More apologies for a late post — it seems life is conspiring against me right now to keep me from writing when I need to be.
Most of us have this story memorized — the crippled beggar at the Gate Beautiful who asked Peter and John for a handout and got healed instead.
Peter’s response to him is a verse that I learned by heart in Sunday School:
6 Then Peter said, Silver and gold have I none; but such as I have give I thee: In the name of Jesus Christ of Nazareth rise up and walk. (Acts 3:6, KJV)
The temple beggar brings to mind an image of the poor souls we see standing by the highway on-ramps in big cities, holding signs that read “Will work for food”, or “Homeless vet, please help”. And most of us, I dare say, have used that verse in our reaction to those who panhandle, especially when our own pocketbook is empty.
Silver and gold have I none, indeed.
One day when I was working in downtown Phoenix, I was approached on my way to lunch by a homeless man who asked if I had a few dollars to spare for him to get something to eat. I had a bit of time, and not a lot of extra money, so I offered for him to walk with me to Taco Bell and I’d buy him an inexpensive but filling lunch. A couple of bean burritos, after all, are enough to stuff most people.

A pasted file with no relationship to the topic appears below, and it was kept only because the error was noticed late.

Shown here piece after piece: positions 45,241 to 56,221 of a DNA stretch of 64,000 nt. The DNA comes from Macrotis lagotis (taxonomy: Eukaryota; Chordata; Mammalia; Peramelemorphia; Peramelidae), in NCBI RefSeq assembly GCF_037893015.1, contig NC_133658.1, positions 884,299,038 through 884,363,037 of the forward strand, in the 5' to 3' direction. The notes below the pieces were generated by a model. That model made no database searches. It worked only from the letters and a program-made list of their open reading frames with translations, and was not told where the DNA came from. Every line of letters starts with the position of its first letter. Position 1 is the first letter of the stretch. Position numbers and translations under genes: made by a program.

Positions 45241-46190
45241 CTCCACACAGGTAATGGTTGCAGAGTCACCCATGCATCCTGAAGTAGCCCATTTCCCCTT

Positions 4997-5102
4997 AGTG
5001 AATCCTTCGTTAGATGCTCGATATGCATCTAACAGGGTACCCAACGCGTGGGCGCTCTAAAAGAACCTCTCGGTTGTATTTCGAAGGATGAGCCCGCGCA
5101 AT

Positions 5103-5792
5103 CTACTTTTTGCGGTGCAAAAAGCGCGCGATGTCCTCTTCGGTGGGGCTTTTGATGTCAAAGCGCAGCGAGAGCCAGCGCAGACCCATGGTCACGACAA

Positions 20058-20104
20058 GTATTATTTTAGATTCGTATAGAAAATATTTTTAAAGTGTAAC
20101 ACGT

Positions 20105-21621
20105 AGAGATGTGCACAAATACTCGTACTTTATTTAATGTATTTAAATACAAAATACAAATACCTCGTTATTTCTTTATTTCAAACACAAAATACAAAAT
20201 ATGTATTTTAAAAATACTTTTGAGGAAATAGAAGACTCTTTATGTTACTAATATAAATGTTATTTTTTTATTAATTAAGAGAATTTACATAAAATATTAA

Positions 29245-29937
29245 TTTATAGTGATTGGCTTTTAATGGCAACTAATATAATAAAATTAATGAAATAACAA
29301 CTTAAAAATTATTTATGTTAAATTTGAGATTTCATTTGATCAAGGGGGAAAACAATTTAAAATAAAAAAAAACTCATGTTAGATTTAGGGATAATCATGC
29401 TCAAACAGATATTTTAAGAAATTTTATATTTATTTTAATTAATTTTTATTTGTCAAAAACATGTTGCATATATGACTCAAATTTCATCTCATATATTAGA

While we sat in the crowded fast food establishment, he told me his story, much like many others. He had a family, but his poor choices had estranged them from him, and he had no idea now how to locate his adult daughter who when he last heard, was living in the area. He was trying, he said, to turn his life around, but was finding it difficult.
Such as I have give I thee….
I listened to him and empathized, then shared with him my faith, and a message of hope. I prayed for him before I walked back to work. And I have no idea what has happened in his life since, but I knew without a doubt that I had done what God wanted me to do that day.
But beyond the practical modern parallel of this story in how we can respond to those we encounter who have physical needs, there’s something more that’s jumping out at me today from this verse.
The beggar asked Peter and John for money. What he wanted, and all he could have expected, was that they would give him a few coins. Instead, he got his life completely changed.
Sometimes what we’re asking for, and what we want, isn’t what we need, or what God intends to give us.